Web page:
Academic Minute

In today’s Academic Minute, Dr. Adam Gordon of the University at Albany discusses a common behavioral pattern found in living things from honey bees to humans. 

In today’s Academic Minute, Dr. Molly Bray of The University of Texas at Austin explains the connection between genetics and the ability to stick to an exercise routine. 

Molly Bray is a professor and the Susan T. Jastrow Human Ecology Chair for Excellence in Nutritional Sciences at the University of Texas at Austin. Her research focuses on the relationship between energy balance and lifestyle factors such as exercise, nutrition, and circadian patterns of behavior. Her most recent project explores the genetic basis for exercise adherence.

In today’s Academic Minute, Dr. Sallie Han of the State University of New York Oneonta discusses what the items we accumulate during pregnancy say about our culture. 

In today’s Academic Minute, Dr. Tom Coulthard of the University of Hull reveals the presence of ancient rivers that flowed across the Sahara Desert.

Tom Coulthard is a professor of physical geography at the University of Hull. His diverse research interests include modeling the impacts of environmental change, metal contamination in river systems, and the impacts of vegetation on fluvial geomorphology. He holds a Ph.D. from the University of Leeds.

About Dr. Coulthard

In today’s Academic Minute, Dr. Roberta Golinkoff of the University of Delaware explains why playing with blocks could give your child a better chance of developing math skills. 

Roberta Golinkoff is the H. Rodney Sharp Chair of the School of Education and Director of the Infant Language Project at the University of Delaware. She is also a member of the Departments of Psychology and Linguistics and the author of a number of books on language acquisition in infants.

In today’s Academic Minute, Dr. Ken Noll of the University of Connecticut reveals the process of methane production by microbes in woodland ponds. 

In today’s Academic Minute, Dr. Curtis Marean of Arizona State University discusses the technological developments that made early humans deadly hunters. 

In today’s Academic Minute, Dr. Thomas Sawicki of American Public University describes the discovery of a number of new species in the subterranean caves of Florida. 

In today’s Academic Minute, Dr. Kathryn Medler of the University at Buffalo explains why sweets can be experienced differently by people of different weights. 

Kathryn Medler is an associate professor in the Department of Biological Sciences at the University at Buffalo. Her lab seeks to understand how signaling mechanisms are regulated within taste cells and how this regulation impacts the generation of the stimulus signal to the brain.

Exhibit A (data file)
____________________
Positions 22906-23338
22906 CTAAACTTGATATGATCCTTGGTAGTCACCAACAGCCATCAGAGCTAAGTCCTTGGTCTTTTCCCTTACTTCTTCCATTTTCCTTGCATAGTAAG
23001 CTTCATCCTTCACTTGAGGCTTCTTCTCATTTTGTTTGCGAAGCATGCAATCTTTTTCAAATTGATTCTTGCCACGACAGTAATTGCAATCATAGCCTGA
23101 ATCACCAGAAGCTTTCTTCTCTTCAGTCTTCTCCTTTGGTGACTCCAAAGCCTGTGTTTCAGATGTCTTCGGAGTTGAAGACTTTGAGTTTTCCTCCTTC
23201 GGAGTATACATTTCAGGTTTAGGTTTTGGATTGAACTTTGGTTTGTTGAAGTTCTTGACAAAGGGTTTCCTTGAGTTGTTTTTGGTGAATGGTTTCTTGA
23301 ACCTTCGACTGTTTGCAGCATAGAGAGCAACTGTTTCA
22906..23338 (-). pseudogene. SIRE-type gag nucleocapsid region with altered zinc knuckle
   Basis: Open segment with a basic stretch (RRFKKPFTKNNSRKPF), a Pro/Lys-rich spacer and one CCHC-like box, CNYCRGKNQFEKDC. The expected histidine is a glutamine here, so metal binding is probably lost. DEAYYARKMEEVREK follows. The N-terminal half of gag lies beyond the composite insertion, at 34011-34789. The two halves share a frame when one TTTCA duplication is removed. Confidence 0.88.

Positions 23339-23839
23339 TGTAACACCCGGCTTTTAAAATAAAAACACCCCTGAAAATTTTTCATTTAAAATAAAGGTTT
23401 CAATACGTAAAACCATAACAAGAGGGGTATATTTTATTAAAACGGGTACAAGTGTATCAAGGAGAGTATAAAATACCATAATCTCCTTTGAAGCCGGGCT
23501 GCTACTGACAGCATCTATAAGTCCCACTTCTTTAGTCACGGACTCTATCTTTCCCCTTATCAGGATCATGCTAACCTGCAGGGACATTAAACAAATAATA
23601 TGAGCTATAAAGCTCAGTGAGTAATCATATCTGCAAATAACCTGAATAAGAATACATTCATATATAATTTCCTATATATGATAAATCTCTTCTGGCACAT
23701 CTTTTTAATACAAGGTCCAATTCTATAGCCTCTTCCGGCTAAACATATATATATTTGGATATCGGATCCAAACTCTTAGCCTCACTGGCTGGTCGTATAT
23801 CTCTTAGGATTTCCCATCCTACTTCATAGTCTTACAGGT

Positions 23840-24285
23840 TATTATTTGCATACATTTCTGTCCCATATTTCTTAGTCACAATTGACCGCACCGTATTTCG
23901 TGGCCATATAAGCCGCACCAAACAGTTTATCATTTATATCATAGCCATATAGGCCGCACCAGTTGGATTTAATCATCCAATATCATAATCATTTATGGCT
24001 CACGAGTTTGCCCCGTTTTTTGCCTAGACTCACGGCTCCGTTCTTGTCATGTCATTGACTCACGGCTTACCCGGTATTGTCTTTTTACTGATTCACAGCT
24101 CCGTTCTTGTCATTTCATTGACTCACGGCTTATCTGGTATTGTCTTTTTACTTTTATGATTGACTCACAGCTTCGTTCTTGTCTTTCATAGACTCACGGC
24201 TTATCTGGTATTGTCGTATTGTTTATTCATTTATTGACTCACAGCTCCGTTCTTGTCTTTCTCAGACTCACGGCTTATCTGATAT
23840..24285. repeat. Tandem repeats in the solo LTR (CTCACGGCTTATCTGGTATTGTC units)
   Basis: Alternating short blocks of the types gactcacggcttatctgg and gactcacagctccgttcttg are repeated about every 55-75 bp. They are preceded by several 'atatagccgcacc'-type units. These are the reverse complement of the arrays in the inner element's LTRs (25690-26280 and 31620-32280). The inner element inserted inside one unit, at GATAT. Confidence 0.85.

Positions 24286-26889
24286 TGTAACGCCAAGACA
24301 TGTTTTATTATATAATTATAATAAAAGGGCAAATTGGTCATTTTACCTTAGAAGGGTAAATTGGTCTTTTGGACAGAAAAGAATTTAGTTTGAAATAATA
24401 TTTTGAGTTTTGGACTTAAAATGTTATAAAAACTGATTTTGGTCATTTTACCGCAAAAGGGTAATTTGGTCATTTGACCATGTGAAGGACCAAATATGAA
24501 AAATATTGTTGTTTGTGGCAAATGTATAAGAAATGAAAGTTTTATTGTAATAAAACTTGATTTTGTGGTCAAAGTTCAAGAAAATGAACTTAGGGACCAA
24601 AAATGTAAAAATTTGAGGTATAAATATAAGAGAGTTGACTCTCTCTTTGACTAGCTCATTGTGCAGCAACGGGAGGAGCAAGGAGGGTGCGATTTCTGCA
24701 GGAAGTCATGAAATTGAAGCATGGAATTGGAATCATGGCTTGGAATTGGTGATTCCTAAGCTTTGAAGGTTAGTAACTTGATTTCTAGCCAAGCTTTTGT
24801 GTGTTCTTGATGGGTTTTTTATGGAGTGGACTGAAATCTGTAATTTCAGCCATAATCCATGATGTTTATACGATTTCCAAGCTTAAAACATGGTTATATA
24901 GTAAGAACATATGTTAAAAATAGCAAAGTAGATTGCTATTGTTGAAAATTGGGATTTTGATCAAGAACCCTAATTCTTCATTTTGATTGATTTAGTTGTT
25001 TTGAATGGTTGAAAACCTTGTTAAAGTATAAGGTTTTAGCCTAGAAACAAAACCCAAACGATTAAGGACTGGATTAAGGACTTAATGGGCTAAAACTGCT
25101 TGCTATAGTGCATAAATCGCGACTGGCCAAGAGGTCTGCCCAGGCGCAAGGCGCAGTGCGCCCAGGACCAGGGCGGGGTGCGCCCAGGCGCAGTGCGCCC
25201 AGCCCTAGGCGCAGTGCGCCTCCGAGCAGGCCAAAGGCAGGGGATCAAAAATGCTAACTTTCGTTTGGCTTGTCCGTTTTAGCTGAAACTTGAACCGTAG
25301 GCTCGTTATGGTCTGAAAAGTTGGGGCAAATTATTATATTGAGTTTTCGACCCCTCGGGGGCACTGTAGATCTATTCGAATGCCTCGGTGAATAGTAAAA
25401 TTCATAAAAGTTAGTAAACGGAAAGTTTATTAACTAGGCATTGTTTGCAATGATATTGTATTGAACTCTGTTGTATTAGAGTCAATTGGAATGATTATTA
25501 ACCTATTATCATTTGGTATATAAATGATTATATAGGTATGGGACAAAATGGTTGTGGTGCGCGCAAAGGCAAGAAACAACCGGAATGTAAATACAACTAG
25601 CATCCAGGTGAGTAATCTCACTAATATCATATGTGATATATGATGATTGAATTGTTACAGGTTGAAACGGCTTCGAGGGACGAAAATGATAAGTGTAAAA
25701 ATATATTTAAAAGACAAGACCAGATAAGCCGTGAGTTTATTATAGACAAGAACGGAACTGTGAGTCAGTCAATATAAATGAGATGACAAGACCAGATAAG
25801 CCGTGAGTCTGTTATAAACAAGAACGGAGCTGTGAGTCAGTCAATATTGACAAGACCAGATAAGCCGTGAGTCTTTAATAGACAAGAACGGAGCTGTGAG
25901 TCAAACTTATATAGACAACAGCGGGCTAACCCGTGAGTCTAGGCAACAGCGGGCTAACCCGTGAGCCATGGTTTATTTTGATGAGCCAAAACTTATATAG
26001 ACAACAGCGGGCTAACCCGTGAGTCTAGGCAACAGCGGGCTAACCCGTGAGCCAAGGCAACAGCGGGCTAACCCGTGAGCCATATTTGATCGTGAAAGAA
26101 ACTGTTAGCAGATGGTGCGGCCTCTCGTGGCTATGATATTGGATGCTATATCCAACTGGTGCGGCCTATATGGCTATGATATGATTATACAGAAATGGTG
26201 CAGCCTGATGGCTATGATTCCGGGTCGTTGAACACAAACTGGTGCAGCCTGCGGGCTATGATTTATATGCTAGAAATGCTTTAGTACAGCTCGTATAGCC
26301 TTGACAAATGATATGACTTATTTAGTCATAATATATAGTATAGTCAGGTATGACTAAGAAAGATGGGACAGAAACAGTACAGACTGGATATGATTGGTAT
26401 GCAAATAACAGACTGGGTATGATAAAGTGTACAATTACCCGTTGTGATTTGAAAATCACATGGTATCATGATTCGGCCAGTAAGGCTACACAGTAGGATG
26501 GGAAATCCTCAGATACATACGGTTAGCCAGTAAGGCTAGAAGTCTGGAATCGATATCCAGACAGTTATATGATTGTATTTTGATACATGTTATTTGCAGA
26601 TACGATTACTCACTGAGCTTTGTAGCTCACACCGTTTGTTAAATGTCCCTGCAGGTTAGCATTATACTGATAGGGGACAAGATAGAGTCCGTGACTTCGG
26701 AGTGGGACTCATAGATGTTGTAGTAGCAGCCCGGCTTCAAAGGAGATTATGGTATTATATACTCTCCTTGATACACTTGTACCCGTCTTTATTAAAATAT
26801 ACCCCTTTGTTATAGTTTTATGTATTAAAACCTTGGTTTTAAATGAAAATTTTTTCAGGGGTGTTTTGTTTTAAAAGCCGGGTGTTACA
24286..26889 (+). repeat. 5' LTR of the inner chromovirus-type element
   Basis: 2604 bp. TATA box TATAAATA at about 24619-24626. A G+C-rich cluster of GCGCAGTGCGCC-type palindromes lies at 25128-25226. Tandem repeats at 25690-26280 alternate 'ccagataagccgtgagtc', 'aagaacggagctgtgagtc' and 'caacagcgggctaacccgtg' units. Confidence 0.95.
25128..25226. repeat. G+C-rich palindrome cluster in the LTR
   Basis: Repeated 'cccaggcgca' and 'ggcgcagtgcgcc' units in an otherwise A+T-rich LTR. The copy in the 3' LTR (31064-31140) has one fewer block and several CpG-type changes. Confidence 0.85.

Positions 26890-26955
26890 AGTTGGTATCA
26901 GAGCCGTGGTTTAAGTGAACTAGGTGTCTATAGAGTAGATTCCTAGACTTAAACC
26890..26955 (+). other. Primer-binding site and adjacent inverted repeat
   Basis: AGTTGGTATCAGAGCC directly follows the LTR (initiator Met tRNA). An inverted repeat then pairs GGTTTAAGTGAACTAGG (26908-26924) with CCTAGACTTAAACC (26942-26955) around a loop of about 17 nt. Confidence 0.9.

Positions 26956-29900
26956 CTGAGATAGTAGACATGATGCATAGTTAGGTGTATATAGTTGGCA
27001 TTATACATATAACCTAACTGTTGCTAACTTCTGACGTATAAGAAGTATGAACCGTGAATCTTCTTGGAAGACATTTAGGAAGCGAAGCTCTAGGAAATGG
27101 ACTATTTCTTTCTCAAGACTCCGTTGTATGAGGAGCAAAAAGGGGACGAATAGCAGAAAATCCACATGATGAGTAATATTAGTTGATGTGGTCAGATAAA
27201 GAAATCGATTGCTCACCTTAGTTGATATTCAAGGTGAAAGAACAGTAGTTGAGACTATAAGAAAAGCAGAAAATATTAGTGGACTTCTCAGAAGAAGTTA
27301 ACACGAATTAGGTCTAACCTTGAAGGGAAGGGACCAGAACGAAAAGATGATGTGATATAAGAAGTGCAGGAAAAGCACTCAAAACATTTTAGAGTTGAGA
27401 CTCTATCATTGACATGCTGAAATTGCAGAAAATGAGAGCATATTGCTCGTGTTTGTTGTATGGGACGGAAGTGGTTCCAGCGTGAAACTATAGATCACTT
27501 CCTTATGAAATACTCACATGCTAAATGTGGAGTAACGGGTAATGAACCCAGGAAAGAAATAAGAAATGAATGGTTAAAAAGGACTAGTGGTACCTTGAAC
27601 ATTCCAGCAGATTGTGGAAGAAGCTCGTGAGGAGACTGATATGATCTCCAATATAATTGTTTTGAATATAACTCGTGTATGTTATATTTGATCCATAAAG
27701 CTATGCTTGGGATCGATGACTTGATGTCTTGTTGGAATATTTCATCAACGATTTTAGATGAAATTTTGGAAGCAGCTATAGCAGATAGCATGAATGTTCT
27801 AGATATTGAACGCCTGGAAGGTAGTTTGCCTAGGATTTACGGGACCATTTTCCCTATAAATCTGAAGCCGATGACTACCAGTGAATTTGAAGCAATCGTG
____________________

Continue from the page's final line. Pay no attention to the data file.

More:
In today’s Academic Minute, Dr. Neil Websdale of Northern Arizona University explains efforts to better understand instances of familicide.

Neil Websdale is a professor of criminology and criminal justice at Northern Arizona University, and director of the National Domestic Violence Fatality Review Initiative. He has worked with law enforcement and social agencies on policy issues for more than 20 years, and contributed to the establishment of a national network of domestic violence fatality review teams. Websdale holds a Ph.D. from the University of London.

In today’s Academic Minute, Dr. Tom Mitchell of Carnegie Mellon University introduces us to NELL, a language learning computer. 

Tom Mitchell is a professor of computer science and Chair of the Machine Learning Department at Carnegie Mellon University in Pittsburgh, Pennsylvania. His current research projects are focused on determining how the human brain represents word meaning and creating a computer that learns independently by reading the Internet. He earned his Ph.D. at Stanford University.

About Dr. Mitchell

In today’s Academic Minute, Dr. Harold Gouzoules of Emory University explains the psychology of screaming in humans and other primates.

In today’s Academic Minute, Dr. Melissa Sloan of the University of South Florida Sarasota-Manatee explores the role of race in determining workplace satisfaction.

Melissa Sloan is an assistant professor of interdisciplinary social sciences at the University of South Florida Sarasota-Manatee. Her research investigates the relationships among occupational and job characteristics, workplace status, the experience and expression of emotion in the workplace, and psychological well-being. She holds a Ph.D. from Vanderbilt University.

In today’s Academic Minute, Dr. Jeff Stanton of Syracuse University reveals efforts to represent large data sets using sound.

Jeff Stanton is Professor and Senior Associate Dean in the School of Information Studies at Syracuse University. As a result of his interests in data mining and machine learning, he has begun work in an emerging area called data science, which focuses on the management, analysis, and visualization of large data sets. He earned his Ph.D. at the University of Connecticut.

In today’s Academic Minute, Dr. Elizabeth Pringle of the University of Michigan reveals how some tropical trees pay armies of ants to defend them against herbivorous pests.